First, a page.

Robotic surgery has opened new doors in treating uterine fibromas, allowing for less recovery time and preserving a woman’s ability to have children in the future.
Uterine fibromas are benign tumors that grow inside the muscular tissue of the uterus. More than 40 percent of women have them.
There are three types: uterine subserose fibroids, which develop in the external part of the uterus; intramural fibroids, which grow inside the uterus, making the organ feel larger than normal; and uterine submucosal fibroids, which develop just under the uterus walls.
“Each fibroid comes from a mutation in an individual cell and, like snowflakes, each one is unique and different. A woman with 10 fibromas has 10 different mutations,” says Dr. Stephen Zimberg, gynecologist obstetrician and co-director of the non-invasive gynecological surgery section of Cleveland Clinic Florida in Weston. “We see them in every type of patient, from age 19 up to their 60s.
“Something in these women’s systems allows them to grow, but we don’t know why, and that is the reason it hasn’t been possible to develop a vaccine or drug to prevent them or treat them.” Zimberg says.
Women who have not had children are more likely to have the tumors because “after giving birth, the uterus contracts and blood coagulates, which dissolves the small fibroids. That is why it is rare to find large fibroids in women who have had many children.”
“It happens in all races, in all countries. It’s a common and difficult problem,” he adds.
Dr. Rafael Pérez, gynecologist obstetrician and director of South Miami Hospital’s Fibroid Center, said fibromas may have no symptoms at first, but as they grow, they become bigger and women begin to feel them.
The tumors “increase blood flow and the size of the uterus can grow until reaching sizes comparable to a pregnant woman. Then we say that the patient has a distention comparable to a 12-week, 20-week pregnancy.”
Uterine fibroids can also cause incontinence, difficult menstrual cycles, infertility and spontaneous abortions. In many cases, if there are no serious symptoms, a doctor will choose to wait and monitor the tumors.
For many years the only option for treating women with serious symptoms was a hysterectomy, or the surgical removal of the uterus.
In 1931, Dr. Víctor Bonney developed a procedure to surgically remove the fibromas, preserving the cervix and the uterus. The procedure, named an abdominal myomectomy, is still considered as standard procedure in treating the tumors.
Abdominal myomectomy implies “making a downward incision in the abdomen or bikini style, depending on the size of the uterus, in order to later remove each one of the tumors and suture the area where they were located,” Zimberg says.
It is a tedious and demanding operation. “To remove an organ, or take out an ovary is relatively easy,” he says. “It’s much more difficult to fix something. To leave the organ intact or make it all new is much more difficult.”
The introduction of laparoscopic myomectomy in 1979 revolutionized these procedures, reducing recovery time and the likelihood of a hemorrhage during the procedure.
While a traditional operation requires two or three days of hospitalization and four to six weeks of recovery, the laparoscopic procedure — inserting a micro-camera and two surgical instruments through catheters — needs only a day of hospitalization and from one to four weeks of recovery.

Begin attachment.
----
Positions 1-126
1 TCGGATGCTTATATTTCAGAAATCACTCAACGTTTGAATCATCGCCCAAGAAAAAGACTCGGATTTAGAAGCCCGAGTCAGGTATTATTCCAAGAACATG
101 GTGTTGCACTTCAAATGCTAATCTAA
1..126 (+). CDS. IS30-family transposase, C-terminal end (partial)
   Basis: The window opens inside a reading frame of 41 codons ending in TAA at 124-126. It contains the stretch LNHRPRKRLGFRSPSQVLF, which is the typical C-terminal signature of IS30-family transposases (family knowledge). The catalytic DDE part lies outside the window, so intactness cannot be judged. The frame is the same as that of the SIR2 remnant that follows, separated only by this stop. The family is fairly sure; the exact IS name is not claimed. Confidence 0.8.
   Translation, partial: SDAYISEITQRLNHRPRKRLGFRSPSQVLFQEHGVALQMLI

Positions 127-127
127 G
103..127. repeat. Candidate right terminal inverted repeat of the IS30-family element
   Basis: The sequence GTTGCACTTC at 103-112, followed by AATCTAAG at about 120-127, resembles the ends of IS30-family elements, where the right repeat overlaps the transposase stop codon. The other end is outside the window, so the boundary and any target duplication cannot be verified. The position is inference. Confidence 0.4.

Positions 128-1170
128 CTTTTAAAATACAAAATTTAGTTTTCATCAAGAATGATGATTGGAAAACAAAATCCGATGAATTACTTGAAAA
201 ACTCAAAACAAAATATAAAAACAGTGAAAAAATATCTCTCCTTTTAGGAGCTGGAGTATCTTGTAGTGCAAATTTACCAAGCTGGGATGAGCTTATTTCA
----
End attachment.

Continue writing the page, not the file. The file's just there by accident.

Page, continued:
But laparoscopic surgery is not recommended for all cases.
“If the fibroids are very large, there is not enough space for the instruments and the telescopic camera. Then you have to perform open surgery,” says Zimberg, who has authored a recent study published by the American College of Obstetricians and Gynecologists, comparing results of myomectomies performed in the traditional way with those performed by laparoscopy and robotic surgery.
“With laparoscopy we could only treat cases with a size equivalent up to a six-month pregnancy,” he said.
Pérez says that “it is very difficult to suture all the necessary stitches with laparoscopy, which prompted many doctors to avoid the procedure.”
The introduction of robotic surgery seeks to solve the most problematic areas of laparoscopy. The materials are introduced through the same three incisions made in laparoscopic surgery. Once inside the uterus, they are connected to a control panel inside the operating room.
“You put your hands inside the console and it is as if you had them inside the patient,” since the robot imitates all your movements and “you can see everything in three-dimension,” Zimberg explains.
“Robots have wrists and there is no other surgical instrument that would allow doing circles with your hands; you can even use them the same way you use your hands” to separate the tumors from the uterus and make the necessary sutures.
“You can suture beautiful stitches with the robot,” he adds.
The robots are particularly used with large fibromas, Pérez said. “Large fibromas are difficult. You need to be able to move the uterus sideways and the robot allows you to do it, making the procedure easier.”
The South Miami Hospital specialist also highlights that robotic surgery uses better instruments to cauterize in case of bleedings.
“Any procedure that allows the patients to go in and out of hospitals quickly, almost as an outpatient operation, is the way to go” because it dramatically diminishes the possibility of infections, he said.
“The disadvantage in this case falls on hospitals and doctors because this technology is expensive,” Pérez says. “As we continue to perform operations, technology becomes more accessible.”
Zimberg measures success by the speed with which his patients recover and the number of women who can have children after this type of surgery. “Robotic surgery allows us to take many more cases with better results, and that’s good news for our patients.”